Theater: Staged Reading


"Women of a Certain Age," election eve drama, Saturdays, Sept. 8 and 15, 7:30 p.m. Actors Theatre Playhouse, corner of Brook and Main St., Chesterfield. Tickets $8, reservations 877-666-1855

The Actors Theatre Playhouse will present its final Saturday Staged Reading of the season of Richard Nelson's "Women of a Certain Age" on Saturdays, Sept. 8 and 15 at 7:30 p.m. Tickets are $8 for all seats and reservations can be made at our Toll Free Box Office Line 877 666 1855. For more information visit

Richard Nelson's WOMEN OF A CERTAIN AGE invites you to spend an evening around the kitchen table with Gabriel family of Rhinebeck, New York. The scene is the kitchen of the Gabriel family as they settle in for their final unforgettable evening in the old family homestead, forced to move out while awaiting the results of the presidential election on Nov. 8, 2016.

Patricia, the family matriarch, joins her children and daughters-in-law as they prepare a meal from the past and consider the future of their country, town and home. Paying tribute to the difficult year behind them, the Gabriels celebrate connection and creativity as they struggle to move forward together, comparing notes on the search for empathy and authenticity at a time when the game seems rigged and the rules are forever changing. Settle in for an unforgettable evening with one extraordinary, imperfect American family.

Subtitled `The Gabriels: Election Year in the Life of One Family', this play cycle began at the Public Theater in March of 2016 with Hungry and continued in September with What Did You Expect? The play is the third part of Nelson's Garbriel Trilogy, but stands on its own as a complete drama. You don't need to have seen the previous plays for a complete understanding of the script. Nelson worked all three plays over the course of two years with the same cast, and finished writing and rehearsing each play on eve of its first performance. So Women of a Certain Age finished rehearsal and writing on election eve, November 2016, with its first performance. The cast and its audience did not know whether Clinton or Trump would be the next President.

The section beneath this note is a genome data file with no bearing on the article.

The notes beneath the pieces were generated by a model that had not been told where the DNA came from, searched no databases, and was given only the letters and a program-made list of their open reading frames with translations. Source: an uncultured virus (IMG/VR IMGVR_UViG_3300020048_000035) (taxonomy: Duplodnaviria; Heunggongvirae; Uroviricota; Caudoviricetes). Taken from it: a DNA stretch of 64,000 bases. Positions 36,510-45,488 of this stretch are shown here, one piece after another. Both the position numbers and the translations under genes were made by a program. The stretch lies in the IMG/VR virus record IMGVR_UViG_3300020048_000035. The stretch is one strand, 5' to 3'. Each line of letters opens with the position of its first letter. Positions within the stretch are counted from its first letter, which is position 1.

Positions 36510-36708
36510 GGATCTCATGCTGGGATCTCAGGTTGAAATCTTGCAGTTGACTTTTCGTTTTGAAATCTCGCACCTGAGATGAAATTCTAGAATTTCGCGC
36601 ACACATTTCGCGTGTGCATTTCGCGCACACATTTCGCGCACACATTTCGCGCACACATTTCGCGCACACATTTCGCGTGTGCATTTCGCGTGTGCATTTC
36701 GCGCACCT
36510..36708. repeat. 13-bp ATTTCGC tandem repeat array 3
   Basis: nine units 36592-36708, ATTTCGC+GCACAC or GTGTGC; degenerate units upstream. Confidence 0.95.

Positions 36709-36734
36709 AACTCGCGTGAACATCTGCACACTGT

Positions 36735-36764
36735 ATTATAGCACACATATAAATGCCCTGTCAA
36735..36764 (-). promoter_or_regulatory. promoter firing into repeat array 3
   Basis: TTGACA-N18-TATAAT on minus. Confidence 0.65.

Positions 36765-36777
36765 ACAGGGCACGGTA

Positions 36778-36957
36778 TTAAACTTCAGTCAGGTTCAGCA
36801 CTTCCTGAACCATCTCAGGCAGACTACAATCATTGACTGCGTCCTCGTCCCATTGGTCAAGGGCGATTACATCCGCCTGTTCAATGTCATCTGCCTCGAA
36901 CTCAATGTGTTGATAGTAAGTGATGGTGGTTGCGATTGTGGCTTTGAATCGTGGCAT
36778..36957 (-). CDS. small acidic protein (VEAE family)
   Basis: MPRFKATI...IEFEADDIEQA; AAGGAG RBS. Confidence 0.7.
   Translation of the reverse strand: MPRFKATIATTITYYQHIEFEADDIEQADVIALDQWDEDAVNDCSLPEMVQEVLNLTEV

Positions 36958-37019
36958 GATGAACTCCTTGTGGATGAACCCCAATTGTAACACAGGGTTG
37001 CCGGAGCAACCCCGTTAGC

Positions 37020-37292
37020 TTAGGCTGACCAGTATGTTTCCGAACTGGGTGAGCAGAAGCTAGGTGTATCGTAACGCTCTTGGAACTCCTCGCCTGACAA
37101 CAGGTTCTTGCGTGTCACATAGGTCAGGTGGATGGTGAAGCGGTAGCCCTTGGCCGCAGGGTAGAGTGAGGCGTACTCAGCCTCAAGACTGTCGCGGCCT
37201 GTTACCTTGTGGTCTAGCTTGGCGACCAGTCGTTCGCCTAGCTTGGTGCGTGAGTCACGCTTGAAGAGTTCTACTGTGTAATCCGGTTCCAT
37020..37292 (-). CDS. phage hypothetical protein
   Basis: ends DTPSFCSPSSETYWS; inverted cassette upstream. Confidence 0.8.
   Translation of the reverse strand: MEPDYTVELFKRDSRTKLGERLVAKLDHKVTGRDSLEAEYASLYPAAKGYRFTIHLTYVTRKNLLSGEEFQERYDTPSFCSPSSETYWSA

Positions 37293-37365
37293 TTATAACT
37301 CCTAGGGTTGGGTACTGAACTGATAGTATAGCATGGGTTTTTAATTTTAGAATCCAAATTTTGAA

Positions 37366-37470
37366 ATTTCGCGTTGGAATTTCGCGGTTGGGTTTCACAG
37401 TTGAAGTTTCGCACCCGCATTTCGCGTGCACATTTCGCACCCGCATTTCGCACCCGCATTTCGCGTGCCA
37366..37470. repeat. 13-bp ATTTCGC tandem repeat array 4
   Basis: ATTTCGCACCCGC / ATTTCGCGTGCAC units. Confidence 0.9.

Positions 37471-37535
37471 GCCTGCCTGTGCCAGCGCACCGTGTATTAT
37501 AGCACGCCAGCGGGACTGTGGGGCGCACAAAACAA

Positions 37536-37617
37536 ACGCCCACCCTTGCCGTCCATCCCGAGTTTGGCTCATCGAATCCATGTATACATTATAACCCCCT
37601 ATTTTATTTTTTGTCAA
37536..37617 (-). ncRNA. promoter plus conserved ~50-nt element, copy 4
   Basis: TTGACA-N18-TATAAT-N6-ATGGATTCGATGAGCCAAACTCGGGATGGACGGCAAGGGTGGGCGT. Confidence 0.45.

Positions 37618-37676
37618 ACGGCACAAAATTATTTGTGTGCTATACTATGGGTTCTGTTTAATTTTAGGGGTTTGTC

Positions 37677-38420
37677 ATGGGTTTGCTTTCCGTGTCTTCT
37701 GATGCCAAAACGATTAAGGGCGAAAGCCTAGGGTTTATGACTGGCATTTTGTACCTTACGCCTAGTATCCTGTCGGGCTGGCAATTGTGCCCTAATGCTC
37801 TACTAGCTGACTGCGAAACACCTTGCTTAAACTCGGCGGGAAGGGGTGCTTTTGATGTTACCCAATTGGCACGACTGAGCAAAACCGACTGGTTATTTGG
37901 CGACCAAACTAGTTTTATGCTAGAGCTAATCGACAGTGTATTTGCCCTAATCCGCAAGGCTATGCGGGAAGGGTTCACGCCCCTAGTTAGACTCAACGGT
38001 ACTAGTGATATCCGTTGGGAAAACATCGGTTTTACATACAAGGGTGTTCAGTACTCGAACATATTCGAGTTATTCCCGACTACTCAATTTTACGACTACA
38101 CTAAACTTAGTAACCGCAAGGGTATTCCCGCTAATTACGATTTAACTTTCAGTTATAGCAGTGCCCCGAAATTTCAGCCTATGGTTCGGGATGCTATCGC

It follows Nelson's earlier experiment with the form in The Apple Family Plays, a four-part, real-time drama that debuted between 2010 and 2013 (later aired on PBS), in which the American political landscape is viewed through the prism of a liberal middle-class family in Duchess County, N.Y. The Gabriels live in the same town as the Apples, and like that family, their hopes and anxieties reflect those of a changing nation with stinging poignancy. Each play in the two series has premiered on the night when it's set, adding trenchant topicality that never feels like a gimmick.

Says playwright Richard Nelson, `With The Gabriels, as with my previous series The Apple Family plays, I am trying to create something else: an intimate world of very human conversations that you will want to lean forward to witness and overhear, as if you were watching and listening through a half opened window or keyhole. My hope is that with these plays, you will want to actively participate, by leaning in and actively listen.

Included in the cast are Maggie McGlone-Jennings, Lindsay Bartlett, Sadie Fischesser, Gini Brosius, Mark Ziter and Carrie Kidd, under the direction of Sam Pilo.



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